out of the golden age of Hebrew literature and has four key
players in this great drama – Eli, Samuel, Saul, and David.
You’ll see how the Lord is constant and faithful in this
period of transition as Israel becomes a monarchy. I and II
Kings is the continuing account of the origin, the rise and
the development of the monarchy of Israel. Gleason Archer
Jr. says, “Whereas Kings is dominated by a prophetic
interest, I and II Chronicles is characterized by a more
definitive priestly point of view.” The purpose was that the
true greatness of Israel consists in her relationship to
Jehovah as a worshipping faithful and obedient congregation.
The Post Exilic Period
Lectures 1, 2 – Ezra and Nehemiah John Walvoord, Th.D.
Lecture 3 – Esther Carl Armendering, D.D.
is the historical record of the first return of the captives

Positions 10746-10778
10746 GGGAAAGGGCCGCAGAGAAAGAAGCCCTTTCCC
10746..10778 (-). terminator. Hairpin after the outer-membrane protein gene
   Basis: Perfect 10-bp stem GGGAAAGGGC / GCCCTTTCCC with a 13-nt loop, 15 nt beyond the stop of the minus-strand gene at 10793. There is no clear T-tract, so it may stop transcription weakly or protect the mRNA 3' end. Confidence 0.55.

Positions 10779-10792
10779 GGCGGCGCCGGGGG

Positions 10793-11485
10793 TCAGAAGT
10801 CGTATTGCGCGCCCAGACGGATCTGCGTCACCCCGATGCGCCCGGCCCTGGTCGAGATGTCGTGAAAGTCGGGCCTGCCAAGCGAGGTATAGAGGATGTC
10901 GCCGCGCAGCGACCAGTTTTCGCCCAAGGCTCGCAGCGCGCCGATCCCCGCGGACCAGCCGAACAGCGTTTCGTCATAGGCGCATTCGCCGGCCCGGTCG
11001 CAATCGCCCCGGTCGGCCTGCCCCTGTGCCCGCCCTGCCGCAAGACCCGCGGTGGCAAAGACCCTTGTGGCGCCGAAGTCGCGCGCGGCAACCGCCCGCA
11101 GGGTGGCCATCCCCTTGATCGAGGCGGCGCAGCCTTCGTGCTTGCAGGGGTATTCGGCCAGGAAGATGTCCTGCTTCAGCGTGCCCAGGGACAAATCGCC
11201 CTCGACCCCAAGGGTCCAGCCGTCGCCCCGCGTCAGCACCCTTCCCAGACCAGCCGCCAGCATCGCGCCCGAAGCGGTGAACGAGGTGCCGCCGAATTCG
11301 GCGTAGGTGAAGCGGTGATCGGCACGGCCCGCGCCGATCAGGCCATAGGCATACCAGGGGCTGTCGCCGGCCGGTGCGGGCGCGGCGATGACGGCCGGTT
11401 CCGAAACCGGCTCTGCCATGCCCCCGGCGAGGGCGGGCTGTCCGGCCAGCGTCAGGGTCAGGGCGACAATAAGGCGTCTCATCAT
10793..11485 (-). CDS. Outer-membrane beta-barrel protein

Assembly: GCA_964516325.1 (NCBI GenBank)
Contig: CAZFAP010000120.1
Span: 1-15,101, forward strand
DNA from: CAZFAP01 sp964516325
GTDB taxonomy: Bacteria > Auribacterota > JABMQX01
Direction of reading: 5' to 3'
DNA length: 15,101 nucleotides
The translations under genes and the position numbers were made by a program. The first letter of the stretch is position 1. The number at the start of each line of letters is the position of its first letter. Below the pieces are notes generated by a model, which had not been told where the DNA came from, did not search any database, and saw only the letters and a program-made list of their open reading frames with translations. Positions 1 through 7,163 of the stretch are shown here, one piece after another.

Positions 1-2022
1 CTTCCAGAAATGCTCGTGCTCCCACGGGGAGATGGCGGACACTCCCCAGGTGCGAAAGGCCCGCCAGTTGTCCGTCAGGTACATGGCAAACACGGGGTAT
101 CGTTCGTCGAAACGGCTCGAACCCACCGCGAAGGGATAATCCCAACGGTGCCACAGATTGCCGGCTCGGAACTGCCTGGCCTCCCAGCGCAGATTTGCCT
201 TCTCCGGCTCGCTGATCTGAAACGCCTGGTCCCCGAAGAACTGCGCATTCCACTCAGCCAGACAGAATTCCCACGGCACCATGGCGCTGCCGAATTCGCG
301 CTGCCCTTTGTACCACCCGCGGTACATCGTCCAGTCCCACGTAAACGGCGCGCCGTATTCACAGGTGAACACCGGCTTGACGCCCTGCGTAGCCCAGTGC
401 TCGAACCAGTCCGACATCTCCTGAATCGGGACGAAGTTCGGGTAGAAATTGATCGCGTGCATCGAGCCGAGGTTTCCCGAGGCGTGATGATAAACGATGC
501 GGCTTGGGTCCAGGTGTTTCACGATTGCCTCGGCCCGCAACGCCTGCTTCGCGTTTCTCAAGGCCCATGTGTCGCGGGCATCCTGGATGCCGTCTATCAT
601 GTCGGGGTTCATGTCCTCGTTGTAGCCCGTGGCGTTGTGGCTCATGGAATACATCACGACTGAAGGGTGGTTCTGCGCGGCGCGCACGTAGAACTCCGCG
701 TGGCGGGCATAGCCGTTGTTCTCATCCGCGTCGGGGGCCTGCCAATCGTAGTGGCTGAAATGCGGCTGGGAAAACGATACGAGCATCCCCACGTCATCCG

to the land of Palestine. There under the prophetic
leadership of Haggai and Zechariah, they would rebuild the
temple. Nehemiah is a stirring record of how one man
impelled by God accomplished what everyone had said was
impossible – he rebuilt the walls of Jerusalem. God placed
Esther, an Israelite, as the new queen to accomplish hi
gracious purposes. She would be used by God to thwart the
plan of the evil Haman, who had tricked the king into
passing a law that would kill Esther’s people.
Lectures 1,2 – Job Daniel Fuller, Jr., Th.D.
The book of Job is
God’s answer to “Why should the righteous suffer?” The
Psalms are the finest expression of human devotion and
delight in the Almighty God. To read the Proverbs is to be
ready for life. To believe them is to be safe from the
snares in life’s pathway. Ecclesiastes recognizes God